S-STEM Students Delve into Research
Published on June 29, 2012
A group of incoming first-year biology majors attending a week-long orientation at Susquehanna University were asked by one of their science professors to draw what a typical scientist looks like. They drew white males in lab coats, spiky-haired and clutching foaming beakers while calculating complex equations in their thought balloons. Crossed-out doodles of music notes and smiling stick figures suggested that a scientist can neither participate in the arts nor enjoy a healthy social life.
“You don’t have to be Bill Nye to be a scientist,” noted Professor of Biology Peggy Peeler. The stereotypes were a main discussion point one morning for the 11 students who comprise the university’s first STEM-BIOS group.
Funded by an S-STEM (Scholarships–Science, Technology, Engineering and Mathematics) grant from the National Science Foundation, Susquehanna’s Broadening Intensive Opportunities for Scholarship (BIOS) program provides financial and programming support for academically qualified biology students who have been historically underrepresented in the sciences. They include students of color, first-generation college students and those from geographical locations underrepresented at Susquehanna.
The program will offer science scholarships, summer orientation, mentoring, advising, and opportunities for research and internships to 10 to 12 select students annually for three years.
The STEM-BIOS students spent the week of June 25 on campus conducting lab and field work, getting acquainted with science faculty, and learning more about Susquehanna’s biology program. Activities ranged from catching wolf spiders in a soybean field to lab research to canoeing on the Susquehanna River and getting acquainted with the area.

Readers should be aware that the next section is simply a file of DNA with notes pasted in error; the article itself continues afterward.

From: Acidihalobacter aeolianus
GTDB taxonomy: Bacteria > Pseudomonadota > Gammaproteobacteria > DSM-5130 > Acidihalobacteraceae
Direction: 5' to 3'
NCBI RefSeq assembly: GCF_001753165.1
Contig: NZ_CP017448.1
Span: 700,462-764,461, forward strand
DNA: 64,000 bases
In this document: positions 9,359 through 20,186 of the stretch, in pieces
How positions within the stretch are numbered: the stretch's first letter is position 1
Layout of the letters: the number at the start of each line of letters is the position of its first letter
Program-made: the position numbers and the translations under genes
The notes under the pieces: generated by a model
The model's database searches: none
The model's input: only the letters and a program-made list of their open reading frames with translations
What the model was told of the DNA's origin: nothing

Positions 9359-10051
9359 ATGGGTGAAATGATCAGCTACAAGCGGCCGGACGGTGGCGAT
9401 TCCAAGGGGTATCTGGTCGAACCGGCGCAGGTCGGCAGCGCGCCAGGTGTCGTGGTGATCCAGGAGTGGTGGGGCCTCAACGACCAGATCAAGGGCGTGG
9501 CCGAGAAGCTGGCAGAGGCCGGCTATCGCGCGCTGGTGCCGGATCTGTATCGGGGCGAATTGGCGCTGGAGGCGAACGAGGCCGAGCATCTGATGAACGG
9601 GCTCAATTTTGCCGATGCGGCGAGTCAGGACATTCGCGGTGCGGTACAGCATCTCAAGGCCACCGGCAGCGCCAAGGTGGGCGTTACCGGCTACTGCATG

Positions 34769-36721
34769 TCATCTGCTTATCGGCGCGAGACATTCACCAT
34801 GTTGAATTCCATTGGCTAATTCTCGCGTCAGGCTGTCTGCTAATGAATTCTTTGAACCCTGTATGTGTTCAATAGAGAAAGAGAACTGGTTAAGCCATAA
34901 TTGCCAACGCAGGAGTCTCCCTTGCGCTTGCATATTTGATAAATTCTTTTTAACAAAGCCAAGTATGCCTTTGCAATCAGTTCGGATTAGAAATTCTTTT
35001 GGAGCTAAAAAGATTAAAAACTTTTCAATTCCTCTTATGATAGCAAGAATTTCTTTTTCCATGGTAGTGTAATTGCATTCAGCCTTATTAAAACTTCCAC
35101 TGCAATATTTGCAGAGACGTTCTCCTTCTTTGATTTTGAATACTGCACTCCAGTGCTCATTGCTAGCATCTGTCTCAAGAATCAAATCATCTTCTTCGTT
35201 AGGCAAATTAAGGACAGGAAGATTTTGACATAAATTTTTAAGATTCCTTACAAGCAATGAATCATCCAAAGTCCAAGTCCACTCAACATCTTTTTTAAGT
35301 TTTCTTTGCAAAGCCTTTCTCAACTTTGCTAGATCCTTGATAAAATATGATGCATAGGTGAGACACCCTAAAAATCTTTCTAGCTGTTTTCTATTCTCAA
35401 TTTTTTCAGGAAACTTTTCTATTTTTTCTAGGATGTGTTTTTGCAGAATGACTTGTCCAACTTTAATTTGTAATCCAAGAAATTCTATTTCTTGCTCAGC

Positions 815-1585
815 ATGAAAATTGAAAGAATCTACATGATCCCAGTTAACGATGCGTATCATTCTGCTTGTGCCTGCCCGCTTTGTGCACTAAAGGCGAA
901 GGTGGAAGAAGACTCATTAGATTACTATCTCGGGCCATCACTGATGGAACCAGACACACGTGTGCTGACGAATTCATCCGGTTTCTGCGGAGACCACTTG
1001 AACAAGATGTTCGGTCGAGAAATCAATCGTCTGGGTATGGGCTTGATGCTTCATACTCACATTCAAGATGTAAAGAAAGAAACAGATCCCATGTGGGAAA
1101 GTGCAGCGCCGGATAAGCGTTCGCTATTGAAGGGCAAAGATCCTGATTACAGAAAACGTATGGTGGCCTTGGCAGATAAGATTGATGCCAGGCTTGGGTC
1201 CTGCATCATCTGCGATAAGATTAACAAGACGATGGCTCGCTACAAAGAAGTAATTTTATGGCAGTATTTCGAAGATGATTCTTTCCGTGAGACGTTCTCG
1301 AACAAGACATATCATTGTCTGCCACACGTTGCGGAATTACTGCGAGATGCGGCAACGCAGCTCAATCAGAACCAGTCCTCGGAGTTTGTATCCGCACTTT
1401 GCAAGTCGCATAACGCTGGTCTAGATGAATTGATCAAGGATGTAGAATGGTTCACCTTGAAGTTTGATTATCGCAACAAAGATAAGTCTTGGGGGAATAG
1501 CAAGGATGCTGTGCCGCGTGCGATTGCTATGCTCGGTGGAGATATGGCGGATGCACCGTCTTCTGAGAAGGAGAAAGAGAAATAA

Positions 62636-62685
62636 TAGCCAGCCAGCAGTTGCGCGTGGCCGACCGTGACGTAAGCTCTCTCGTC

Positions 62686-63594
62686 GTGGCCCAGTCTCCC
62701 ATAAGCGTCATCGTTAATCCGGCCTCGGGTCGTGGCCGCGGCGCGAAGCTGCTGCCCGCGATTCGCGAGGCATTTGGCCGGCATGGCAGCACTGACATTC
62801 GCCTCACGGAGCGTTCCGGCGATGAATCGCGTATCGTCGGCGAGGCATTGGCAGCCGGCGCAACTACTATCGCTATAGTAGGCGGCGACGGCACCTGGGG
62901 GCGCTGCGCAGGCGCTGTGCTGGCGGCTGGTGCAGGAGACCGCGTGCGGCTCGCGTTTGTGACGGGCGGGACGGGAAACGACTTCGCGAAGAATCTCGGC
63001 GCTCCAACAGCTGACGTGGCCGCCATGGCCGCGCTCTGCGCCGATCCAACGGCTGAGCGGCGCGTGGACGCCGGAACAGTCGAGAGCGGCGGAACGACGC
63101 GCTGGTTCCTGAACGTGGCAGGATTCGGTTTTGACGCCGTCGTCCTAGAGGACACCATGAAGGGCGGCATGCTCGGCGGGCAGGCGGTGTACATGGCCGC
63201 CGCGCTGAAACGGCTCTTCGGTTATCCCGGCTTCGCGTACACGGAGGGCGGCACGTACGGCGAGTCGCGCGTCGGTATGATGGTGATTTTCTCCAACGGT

“We want to keep them interested in science,” said Associate Professor of Biology Tom Peeler, who will be the group’s academic adviser and teach their first-year Perspectives course. “Only a certain percentage of science students actually graduate with degrees in that field, and that’s something we’re trying to change. This week, we wanted to show the students what actual scientific research looks like so they have something to look forward to down the road.”
Alexandria “Sasha” Scharadin of Harrisburg, Pa., said she’s excited about using all the new equipment in the science building. "Where I'm from, we haven't done labs. We'd just work with microscopes or virtual labs."
Over the next four years, the STEM-BIOS students will take courses together, and have opportunities to perform research and internships with faculty. Career aspirations cited this week include forensic biology, veterinary medicine and neuroscience.
Now that Ayanna Besson of Rockville Centre, N.Y., is familiar with the faculty, other STEM-BIOS members and the biology program, she knows more about Susquehanna’s expectations for science majors. She also likes the idea of having a shoulder to lean on, should she need any help in her classes. “This program emphasizes responsibility, not just for [the individual] but for the entire group,” she said.
Karen M. Jones
S-STEM Students Researching on Campus
Watch a slideshow of the first participants in Susquehanna University’s Broadening Intensive Opportunities for Scholarship program.